Business sees red on India's minimum float rule

Business sees red on India's minimum float rule


 

Mumbai, Joe Leahy, June 10 2010: India is facing a growing private-sector backlash against a rule change that will lead to a flood of more than $50bn (£34bn) of new shares being listed over three years. 

There are concerns that the move could damage the country's stock market and hamper economic growth. 

The Finance Ministry has ordered companies to raise the portion of their shares that are publicly held from the current 10 per cent to 25 per cent. 

This implies that total share issuance in India this year could reach nearly double the previous annual record of $17.7bn in 2007, analysts say. 

"The same amount of money will be chasing a greater number of stock offerings, so that could put pressure on the companies' valuations," Hari S. Bhartia, president of the Confederation of Indian Industry, said. 

He urged the government to put the rule on hold. 

The Sensex has fallen 4.9 per cent this year after rising 81 per cent in 2009, as higher interest rates and the deepening European debt crisis hit foreign fund inflows. 

But Pranab Mukherjee, finance minister, is continuing with a plan to sell shares in state-owned groups to help reduce India's fiscal deficit. 

Analysts believe the free float rule is mainly aimed at speeding up this divestment programme. Many state-owned companies have public floats well below 25 per cent.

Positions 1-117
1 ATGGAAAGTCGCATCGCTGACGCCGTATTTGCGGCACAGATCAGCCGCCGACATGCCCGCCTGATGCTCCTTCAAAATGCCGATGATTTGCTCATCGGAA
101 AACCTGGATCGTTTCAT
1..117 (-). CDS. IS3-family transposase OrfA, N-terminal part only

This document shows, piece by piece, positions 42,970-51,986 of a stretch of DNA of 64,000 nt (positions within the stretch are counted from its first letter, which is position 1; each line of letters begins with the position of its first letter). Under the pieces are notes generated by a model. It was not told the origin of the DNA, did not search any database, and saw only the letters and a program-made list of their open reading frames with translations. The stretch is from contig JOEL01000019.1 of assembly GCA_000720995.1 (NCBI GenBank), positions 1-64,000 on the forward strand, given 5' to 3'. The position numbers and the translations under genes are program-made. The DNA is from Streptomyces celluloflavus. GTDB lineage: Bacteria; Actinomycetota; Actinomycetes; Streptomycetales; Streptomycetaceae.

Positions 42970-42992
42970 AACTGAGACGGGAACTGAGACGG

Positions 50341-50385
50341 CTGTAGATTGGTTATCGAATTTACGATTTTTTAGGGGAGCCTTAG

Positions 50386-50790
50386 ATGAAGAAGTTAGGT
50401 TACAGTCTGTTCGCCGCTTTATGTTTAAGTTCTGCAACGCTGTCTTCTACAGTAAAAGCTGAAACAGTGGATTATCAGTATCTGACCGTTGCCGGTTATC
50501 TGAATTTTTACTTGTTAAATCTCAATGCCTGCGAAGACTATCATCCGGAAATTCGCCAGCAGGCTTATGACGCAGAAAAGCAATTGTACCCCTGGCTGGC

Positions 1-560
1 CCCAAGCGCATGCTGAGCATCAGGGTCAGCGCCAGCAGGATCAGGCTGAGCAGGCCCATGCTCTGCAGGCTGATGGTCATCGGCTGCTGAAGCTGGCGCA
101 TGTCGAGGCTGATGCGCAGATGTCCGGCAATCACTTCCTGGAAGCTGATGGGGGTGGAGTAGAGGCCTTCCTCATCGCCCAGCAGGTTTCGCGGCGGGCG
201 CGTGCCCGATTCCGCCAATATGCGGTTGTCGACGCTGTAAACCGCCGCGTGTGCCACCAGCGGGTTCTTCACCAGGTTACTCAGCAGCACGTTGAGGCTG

The rule has been praised by corporate governance advocates, who have long charged that a smaller public holding allows companies to manipulate their stock prices by trading small numbers of shares. 

Nilesh Jasani, analyst at Credit Suisse in Mumbai, said in a report that the rule was well intentioned but "without a rampant bull market supported by massive unprecedented inflows, the demand for funds cannot be met". 

He said the rule would force companies to sell $13bn of additional shares this year on top of $15bn already planned, plus a $4bn rights issue unveiled yesterday by State Bank of India. 

This would make a total of $32bn of issuance this year against a rolling 12-month average of $12bn over the past four. 

"If companies with genuine needs for funds cannot raise the money they need, the entire infrastructure investment theme could come under pressure with many secondary impacts on [economic] growth," Mr Jasani said. 

According to Bloomberg data, about one-sixth of the top 3,000 companies listed in India will have to issue shares under the rule, including Reliance Power, controlled by industrialist Anil Ambani, Wipro Technologies, the third-largest outsourcing company, and DLF, the biggest real estate company. 

The rule will fall heavily on about 29 state-owned groups, forcing them to issue shares worth Rs1,250bn (£18.3bn), Prithvi Haldea, chairman of Prime Database, said. 

Copyright The Financial Times Limited 2010.


 


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